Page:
Coscarella explained that this is especially so when production scales up, and proprietary techniques will inevitably need to be shared with third-party vendors at some point. Keeping proprietary methods secret is something you can control on a small scale – but when working towards doing business on a global scale, that type of control is out of the question, which means companies need to plan accordingly as early as they can by filing and diligently prosecuting a patent for the important parts of a product and its manufacturing process.

“With that in mind, getting a patent filing in motion was one of the top items on my agenda when I got hired on as CEO,” Coscarella added. “I’m glad that our patent application is off the ground as we work towards finalizing our execution strategies for the launch of Beyond Tobacco cigarettes.”

While the Biden plan for Big Tobacco has yet to be fully exposed to daylight and inevitable scrutiny (and Big Tobacco CEOs reach for the phone to call their lobbyists in Washington DC), investors are pondering the implications for large tobacco companies in what is an incredibly important market for cigarettes.

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Please note this article does not constitute investment advice. Investors are encouraged to do their own research beforehand or consult a professional advisor.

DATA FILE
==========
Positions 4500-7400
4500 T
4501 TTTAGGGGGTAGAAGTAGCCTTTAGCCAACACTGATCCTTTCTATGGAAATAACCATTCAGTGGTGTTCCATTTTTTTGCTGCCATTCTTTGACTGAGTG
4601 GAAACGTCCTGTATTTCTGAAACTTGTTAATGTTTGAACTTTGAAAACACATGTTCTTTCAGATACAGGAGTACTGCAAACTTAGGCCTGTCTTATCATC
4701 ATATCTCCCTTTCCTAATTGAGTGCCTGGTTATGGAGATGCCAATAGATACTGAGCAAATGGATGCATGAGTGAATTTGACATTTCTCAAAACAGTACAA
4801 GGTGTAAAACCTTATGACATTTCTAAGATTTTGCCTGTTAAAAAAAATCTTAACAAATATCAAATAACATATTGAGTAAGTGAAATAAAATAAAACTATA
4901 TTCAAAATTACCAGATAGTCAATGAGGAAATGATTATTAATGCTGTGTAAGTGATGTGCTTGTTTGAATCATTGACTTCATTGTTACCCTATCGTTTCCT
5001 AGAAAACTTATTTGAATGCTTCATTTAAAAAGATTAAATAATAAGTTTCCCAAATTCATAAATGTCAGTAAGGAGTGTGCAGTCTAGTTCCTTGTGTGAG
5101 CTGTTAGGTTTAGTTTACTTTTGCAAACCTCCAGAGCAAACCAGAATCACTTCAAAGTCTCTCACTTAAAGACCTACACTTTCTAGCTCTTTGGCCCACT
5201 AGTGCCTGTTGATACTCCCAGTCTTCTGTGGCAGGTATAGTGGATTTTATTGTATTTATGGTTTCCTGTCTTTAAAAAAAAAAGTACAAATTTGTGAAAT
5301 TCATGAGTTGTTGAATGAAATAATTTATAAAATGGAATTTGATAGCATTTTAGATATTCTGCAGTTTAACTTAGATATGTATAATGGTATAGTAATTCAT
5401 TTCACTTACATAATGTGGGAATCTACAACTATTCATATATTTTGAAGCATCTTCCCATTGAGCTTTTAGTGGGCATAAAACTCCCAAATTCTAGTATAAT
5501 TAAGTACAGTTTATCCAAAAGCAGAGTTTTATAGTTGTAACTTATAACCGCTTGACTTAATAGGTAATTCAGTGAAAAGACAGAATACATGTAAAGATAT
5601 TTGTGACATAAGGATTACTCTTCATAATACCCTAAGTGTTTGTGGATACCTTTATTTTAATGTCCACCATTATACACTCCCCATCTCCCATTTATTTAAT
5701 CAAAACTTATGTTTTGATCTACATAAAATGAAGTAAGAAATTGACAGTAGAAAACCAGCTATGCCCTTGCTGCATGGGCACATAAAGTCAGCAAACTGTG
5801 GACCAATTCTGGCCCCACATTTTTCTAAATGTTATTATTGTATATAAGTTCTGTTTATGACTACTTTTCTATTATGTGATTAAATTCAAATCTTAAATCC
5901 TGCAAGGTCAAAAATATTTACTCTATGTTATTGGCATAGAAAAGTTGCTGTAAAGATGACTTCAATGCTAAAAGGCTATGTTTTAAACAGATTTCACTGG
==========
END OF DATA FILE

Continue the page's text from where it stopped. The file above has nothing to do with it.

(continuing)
Stuart Fieldhouse

Stuart Fieldhouse

Stuart Fieldhouse has spent 25 years in journalism and marketing, including as a wealth management editor for the Financial Times group, covering capital markets and international private banking, and as an investment banking correspondent for Euromoney in Hong Kong. He was the founder editor of The Hedge Fund Journal.

Stuart has worked at CMC Markets, supporting the re-launch of its global financial spread betting and CFD trading platforms. He is also the author of two books on trading, published by Financial Times Pearson. Based in The Armchair Trader’s London office, Stuart continues to advise fund managers, private banks, family offices and other financial institutions.